[show abstract][hide abstract] ABSTRACT: Nerve growth factor (NGF), an essential peptide for sensory neurons, seems to have opposite effects when administered peripherally or directly to the central nervous system. We investigated the effects of 7-days intrathecal (i.t.) infusion of NGF on neuronal and glial spinal markers relevant to neuropathic behavior induced by chronic constriction injury (CCI) of the sciatic nerve. Allodynic and hyperalgesic behaviors were investigated by Von Frey and thermal Plantar tests, respectively. NGF-treated animals showed reduced allodynia and thermal hyperalgesia, compared to control animals. We evaluated on lumbar spinal cord the expression of microglial (ED-1), astrocytic (GFAP and S-100beta), and C- and Adelta-fibers (SubP, IB-4 and Cb) markers. I.t. NGF treatment reduced reactive astrocytosis and the density of SubP, IB4 and Cb positive fibers in the dorsal horn of injured animals. Morphometric parameters of proximal sciatic nerve stump fibers and cells in DRG were also analyzed in CCI rats: myelin thickness was reduced and DRG neurons and satellite cells appeared hypertrophic. I.t. NGF treatment showed a beneficial effect in reversing these molecular and morphological alterations. Finally, we analyzed by immunohistochemistry the expression pattern of neurotrophin receptors TrkA, pTrkA, TrkB and p75(NTR). Substantial alterations in neurotrophin receptors expression were observed in the spinal cord of CCI and NGF-treated animals. Our results indicate that i.t. NGF administration reverses the neuro-glial morphomolecular changes occurring in neuropathic animals paralleled by alterations in neurotrophin receptors ratio, and suggest that NGF is effective in restoring homeostatic conditions in the spinal cord and maintaining analgesia in neuropathic pain.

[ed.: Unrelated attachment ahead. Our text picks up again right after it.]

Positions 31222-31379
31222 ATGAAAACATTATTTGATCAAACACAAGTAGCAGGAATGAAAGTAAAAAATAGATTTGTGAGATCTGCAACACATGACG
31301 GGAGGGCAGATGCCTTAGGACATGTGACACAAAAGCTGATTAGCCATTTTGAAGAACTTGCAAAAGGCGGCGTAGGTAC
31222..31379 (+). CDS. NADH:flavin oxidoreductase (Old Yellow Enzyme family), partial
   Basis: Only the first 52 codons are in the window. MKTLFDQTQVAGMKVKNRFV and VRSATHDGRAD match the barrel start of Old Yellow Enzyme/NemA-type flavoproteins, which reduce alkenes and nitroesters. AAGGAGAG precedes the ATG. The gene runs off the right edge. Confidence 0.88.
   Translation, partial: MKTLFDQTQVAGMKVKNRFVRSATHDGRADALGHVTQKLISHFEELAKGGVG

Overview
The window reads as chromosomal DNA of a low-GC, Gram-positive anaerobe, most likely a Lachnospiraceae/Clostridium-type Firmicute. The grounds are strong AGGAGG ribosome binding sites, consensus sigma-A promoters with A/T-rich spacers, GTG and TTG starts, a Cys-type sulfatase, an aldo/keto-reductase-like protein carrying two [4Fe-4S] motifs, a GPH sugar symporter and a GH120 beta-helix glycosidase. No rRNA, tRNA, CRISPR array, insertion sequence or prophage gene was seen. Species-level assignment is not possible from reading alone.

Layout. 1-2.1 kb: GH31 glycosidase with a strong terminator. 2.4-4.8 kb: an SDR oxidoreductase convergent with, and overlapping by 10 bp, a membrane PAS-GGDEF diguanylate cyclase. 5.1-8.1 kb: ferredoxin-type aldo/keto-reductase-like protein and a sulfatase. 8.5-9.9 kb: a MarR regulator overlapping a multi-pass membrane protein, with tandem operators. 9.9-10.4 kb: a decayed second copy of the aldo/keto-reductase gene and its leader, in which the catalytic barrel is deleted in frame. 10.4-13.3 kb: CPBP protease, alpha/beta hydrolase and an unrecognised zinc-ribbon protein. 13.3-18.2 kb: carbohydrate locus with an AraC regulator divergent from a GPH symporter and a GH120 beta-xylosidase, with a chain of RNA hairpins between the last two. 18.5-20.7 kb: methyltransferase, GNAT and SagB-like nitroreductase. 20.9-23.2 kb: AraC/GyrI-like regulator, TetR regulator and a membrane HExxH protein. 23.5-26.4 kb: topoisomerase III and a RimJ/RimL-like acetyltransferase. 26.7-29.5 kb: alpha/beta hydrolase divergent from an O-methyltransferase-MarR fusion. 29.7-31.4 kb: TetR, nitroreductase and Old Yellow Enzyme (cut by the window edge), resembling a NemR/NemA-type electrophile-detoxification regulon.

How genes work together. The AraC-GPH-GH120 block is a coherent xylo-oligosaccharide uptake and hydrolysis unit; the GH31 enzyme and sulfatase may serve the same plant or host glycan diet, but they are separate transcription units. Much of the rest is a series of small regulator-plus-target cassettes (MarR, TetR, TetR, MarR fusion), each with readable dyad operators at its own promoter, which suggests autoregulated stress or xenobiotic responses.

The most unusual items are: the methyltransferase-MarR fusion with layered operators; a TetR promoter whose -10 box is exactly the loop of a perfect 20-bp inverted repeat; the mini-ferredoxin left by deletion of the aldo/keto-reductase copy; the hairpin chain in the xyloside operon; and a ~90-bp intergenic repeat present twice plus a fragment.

Cellular and Molecular Neurobiology 08/2009; 30(1):51-62. · 2.29 Impact Factor